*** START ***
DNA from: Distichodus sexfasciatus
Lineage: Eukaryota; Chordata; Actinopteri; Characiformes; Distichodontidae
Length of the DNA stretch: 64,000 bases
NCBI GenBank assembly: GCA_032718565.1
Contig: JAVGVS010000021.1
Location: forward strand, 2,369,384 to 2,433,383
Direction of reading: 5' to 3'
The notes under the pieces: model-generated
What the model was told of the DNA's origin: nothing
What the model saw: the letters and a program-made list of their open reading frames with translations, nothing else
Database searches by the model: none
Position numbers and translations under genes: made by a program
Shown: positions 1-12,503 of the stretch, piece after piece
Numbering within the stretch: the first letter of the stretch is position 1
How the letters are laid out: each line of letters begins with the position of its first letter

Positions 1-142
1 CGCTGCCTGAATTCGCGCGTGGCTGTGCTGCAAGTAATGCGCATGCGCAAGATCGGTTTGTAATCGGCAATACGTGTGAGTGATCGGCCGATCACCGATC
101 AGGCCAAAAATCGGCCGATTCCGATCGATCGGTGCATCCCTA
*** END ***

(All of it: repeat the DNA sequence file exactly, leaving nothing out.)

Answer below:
DNA from: Distichodus sexfasciatus
Lineage: Eukaryota; Chordata; Actinopteri; Characiformes; Distichodontidae
Length of the DNA stretch: 64,000 bases
NCBI GenBank assembly: GCA_032718565.1
Contig: JAVGVS010000021.1
Location: forward strand, 2,369,384 to 2,433,383
Direction of reading: 5' to 3'
The notes under the pieces: model-generated
What the model was told of the DNA's origin: nothing
What the model saw: the letters and a program-made list of their open reading frames with translations, nothing else
Database searches by the model: none
Position numbers and translations under genes: made by a program
Shown: positions 1-12,503 of the stretch, piece after piece
Numbering within the stretch: the first letter of the stretch is position 1
How the letters are laid out: each line of letters begins with the position of its first letter

Positions 1-142
1 CGCTGCCTGAATTCGCGCGTGGCTGTGCTGCAAGTAATGCGCATGCGCAAGATCGGTTTGTAATCGGCAATACGTGTGAGTGATCGGCCGATCACCGATC
101 AGGCCAAAAATCGGCCGATTCCGATCGATCGGTGCATCCCTA